Larry Kotlikoff: This is truly tragic on all fronts. It boils my blood that Social Security was set up to deprive people like you from what is, effectively, lifetime insurance benefits, which your ex-husband paid for via taxes and which you can’t collect due to a “technicality” invented by males to penalize women who got divorced “too soon.” If you read my column on why I believe Social Security is sexist, you’ll see that the system is chock full of features that end up benefiting men more than women even though the system is nominally sex-neutral.
I wish I had something positive to tell you, but I don’t. The only thing I can do is use your story to let others know the huge potential prize they will pay if they divorce before 10 years.
Erica: I talked with an attorney that handles Social Security, and he suggested I inquire about Social Security Disability Insurance. He said he would represent me for 25 percent of whatever I receive. Does that sound good to you? How would I approach the Social Security Administration so as to not be turned away right away? Any advice would be greatly appreciated.
Larry Kotlikoff: Ditch that attorney and quick! You can’t collect disability benefits beyond full retirement age! And you wouldn’t qualify even if you could, because you said you are perfectly healthy.
Charlotte: I just went online to learn about the new Social Security rules, and your name came up as a reliable expert. I read through many of the questions on the PBS NewsHour site, but I did not see anyone in my situation.
My question: I was born in December of 1951 and turn 66 in December of 2017. My husband was born in 1948. He took his retirement right away at 66, which I now regret. With the new law, I don’t think I can retire at 66, take spousal benefits and postpone my benefits until age 70. Is there any strategy we should use? Could he suspend his benefits now, and could I file and suspend by April this year while I am 64? He gets $2,600 a month, but he would have gotten a lot more if he waited. I get $1,700 if I take my benefits at 66, $1,300 if I am allowed to take spousal benefits and $2,000 of my own if I wait until I’m 70.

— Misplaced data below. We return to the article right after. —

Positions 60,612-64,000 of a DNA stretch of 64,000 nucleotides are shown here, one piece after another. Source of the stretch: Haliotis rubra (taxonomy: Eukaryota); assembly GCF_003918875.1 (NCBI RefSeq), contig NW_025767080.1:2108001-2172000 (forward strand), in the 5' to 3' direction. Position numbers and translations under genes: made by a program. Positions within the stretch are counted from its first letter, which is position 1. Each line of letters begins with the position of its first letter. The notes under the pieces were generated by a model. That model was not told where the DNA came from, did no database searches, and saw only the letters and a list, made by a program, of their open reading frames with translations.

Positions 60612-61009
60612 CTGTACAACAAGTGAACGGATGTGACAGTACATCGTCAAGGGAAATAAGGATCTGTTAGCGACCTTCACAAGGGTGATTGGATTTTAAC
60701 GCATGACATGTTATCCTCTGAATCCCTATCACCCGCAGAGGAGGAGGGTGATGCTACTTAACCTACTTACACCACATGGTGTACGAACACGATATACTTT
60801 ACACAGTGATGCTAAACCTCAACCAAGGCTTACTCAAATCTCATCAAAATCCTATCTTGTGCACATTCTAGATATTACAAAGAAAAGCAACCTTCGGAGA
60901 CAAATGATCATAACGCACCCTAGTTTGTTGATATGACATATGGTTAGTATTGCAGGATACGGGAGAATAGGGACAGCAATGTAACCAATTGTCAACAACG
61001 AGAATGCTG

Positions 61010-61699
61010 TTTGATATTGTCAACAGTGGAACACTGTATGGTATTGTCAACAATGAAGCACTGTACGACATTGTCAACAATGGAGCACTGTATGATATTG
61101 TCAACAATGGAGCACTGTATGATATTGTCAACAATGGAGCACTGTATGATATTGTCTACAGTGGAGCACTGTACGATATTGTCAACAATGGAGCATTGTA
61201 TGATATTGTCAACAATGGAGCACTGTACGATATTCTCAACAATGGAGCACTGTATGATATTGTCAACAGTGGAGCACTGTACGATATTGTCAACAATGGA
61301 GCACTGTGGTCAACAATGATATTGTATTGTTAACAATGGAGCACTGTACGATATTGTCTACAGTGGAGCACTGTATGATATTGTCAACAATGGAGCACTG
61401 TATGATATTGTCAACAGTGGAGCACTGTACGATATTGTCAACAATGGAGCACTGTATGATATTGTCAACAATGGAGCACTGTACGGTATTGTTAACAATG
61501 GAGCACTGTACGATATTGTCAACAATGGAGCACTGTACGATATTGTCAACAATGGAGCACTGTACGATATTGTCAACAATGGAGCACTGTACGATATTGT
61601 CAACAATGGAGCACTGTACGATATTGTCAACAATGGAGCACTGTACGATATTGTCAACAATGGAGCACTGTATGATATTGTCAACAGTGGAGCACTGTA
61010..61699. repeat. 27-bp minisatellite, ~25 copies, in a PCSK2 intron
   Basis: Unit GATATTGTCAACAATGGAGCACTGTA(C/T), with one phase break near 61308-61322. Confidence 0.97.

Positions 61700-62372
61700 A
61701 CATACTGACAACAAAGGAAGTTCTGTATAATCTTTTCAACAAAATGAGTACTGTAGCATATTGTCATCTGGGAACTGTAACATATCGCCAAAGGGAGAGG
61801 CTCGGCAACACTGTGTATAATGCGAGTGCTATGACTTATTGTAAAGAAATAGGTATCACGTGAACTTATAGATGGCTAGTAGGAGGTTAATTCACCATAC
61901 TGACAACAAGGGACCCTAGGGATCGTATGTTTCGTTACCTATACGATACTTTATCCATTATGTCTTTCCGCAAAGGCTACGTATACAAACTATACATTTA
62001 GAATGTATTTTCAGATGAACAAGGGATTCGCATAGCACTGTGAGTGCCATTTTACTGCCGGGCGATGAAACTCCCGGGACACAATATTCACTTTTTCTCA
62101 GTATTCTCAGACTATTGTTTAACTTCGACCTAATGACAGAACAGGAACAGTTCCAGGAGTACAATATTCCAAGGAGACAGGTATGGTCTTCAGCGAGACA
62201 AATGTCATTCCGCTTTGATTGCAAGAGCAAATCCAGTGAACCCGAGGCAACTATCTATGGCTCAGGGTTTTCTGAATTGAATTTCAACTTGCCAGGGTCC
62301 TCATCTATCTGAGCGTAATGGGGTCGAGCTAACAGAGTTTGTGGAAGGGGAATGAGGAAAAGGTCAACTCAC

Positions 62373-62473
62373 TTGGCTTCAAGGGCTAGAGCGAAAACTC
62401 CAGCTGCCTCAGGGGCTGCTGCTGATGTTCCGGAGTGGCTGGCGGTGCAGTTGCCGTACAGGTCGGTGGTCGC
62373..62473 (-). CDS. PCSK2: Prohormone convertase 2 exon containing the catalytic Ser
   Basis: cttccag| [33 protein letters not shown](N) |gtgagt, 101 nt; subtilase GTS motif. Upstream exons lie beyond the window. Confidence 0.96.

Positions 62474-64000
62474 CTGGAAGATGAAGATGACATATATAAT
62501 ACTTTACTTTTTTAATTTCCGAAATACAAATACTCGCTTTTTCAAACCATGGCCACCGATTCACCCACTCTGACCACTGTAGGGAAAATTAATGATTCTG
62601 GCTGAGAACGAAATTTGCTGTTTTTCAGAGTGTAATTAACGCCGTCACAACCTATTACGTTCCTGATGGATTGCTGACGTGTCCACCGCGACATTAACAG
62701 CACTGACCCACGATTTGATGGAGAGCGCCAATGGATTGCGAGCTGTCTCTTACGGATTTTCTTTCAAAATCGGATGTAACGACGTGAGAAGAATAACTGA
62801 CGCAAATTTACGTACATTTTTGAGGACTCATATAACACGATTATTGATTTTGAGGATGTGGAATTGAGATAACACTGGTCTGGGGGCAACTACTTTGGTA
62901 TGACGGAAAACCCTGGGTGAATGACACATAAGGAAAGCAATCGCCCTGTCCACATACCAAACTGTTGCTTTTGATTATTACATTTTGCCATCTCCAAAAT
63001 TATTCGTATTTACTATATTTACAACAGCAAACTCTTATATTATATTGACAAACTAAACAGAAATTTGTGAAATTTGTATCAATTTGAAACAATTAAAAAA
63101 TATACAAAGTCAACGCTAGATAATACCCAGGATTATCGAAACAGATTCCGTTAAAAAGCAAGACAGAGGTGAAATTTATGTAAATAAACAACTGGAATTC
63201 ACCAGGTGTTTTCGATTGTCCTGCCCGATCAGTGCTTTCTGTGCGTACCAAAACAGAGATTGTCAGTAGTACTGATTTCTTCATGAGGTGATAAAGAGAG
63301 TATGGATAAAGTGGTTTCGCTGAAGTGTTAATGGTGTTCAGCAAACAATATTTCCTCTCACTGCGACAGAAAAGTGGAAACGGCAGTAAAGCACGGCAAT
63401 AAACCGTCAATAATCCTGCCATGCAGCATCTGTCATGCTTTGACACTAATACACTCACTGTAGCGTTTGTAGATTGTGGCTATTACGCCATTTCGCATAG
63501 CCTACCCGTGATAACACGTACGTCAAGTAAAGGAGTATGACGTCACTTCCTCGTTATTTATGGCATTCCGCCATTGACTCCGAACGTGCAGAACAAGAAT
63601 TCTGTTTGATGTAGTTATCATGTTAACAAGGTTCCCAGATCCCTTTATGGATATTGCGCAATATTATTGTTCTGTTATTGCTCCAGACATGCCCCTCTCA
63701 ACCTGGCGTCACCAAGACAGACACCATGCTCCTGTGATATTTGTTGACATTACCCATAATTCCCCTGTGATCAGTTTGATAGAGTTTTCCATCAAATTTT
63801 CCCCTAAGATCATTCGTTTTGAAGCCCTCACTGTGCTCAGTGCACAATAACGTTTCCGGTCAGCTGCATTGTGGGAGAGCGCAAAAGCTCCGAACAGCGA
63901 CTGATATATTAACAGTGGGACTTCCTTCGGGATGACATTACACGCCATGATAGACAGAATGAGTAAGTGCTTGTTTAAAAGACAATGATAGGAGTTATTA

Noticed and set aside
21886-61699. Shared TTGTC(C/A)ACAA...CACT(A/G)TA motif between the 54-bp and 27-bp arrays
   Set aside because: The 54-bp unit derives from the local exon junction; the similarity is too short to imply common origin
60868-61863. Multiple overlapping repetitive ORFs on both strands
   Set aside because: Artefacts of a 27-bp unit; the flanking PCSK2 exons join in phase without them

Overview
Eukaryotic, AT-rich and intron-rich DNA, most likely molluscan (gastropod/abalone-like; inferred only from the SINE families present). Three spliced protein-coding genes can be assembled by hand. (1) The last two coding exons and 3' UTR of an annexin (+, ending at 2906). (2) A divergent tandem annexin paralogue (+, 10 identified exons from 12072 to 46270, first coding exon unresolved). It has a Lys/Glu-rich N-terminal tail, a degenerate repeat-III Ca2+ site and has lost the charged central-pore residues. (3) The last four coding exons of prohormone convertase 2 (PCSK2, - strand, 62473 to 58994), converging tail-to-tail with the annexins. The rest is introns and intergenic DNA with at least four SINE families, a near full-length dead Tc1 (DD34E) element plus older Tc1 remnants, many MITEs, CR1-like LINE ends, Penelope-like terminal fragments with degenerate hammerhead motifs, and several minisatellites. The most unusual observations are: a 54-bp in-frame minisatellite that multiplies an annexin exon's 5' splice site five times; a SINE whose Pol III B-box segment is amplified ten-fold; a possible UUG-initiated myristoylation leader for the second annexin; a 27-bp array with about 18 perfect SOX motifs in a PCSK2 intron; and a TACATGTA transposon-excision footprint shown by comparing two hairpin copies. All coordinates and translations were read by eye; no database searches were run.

Whether you are able to answer this or not, thank you for helping the elderly with your books and advice column.
Larry Kotlikoff: Your husband can and should suspend his retirement benefit immediately and restart it at a higher value at 70. You are old enough to have been grandfathered in by the new law. So if your husband suspends before April 30, you can collect just a spousal benefit on his work record and wait until 70 to collect your own retirement benefit. So you are in luck!
Rose: I am 52, and I have been receiving Social Security disability for about three years. The amount I receive is $464. My husband just passed away. He was 73. His Social Security amount was $1,680. Will I be eligible to receive some of his Social Security benefits? What I saw online is that I would be eligible for 71.5 percent of my husband’s Social Security minus my amount of $464. Does this sound right? I am scared to go to Social Security office without the right knowledge and information.
Also, I think at 67 years old, I may be eligible for 100 percent of his Social Security amount. Does that sound correct?
Larry Kotlikoff: I’m truly, terribly sorry for your loss.
You can, as far as I know, collect 71.5 percent of your widow’s benefit, which may be even higher than $1,680 per month, because the $1,680 may have been net of your husband’s Medicare Part B premium, as well as federal tax withholdings. It could also be larger if your husband had taken his retirement benefit before his full retirement age.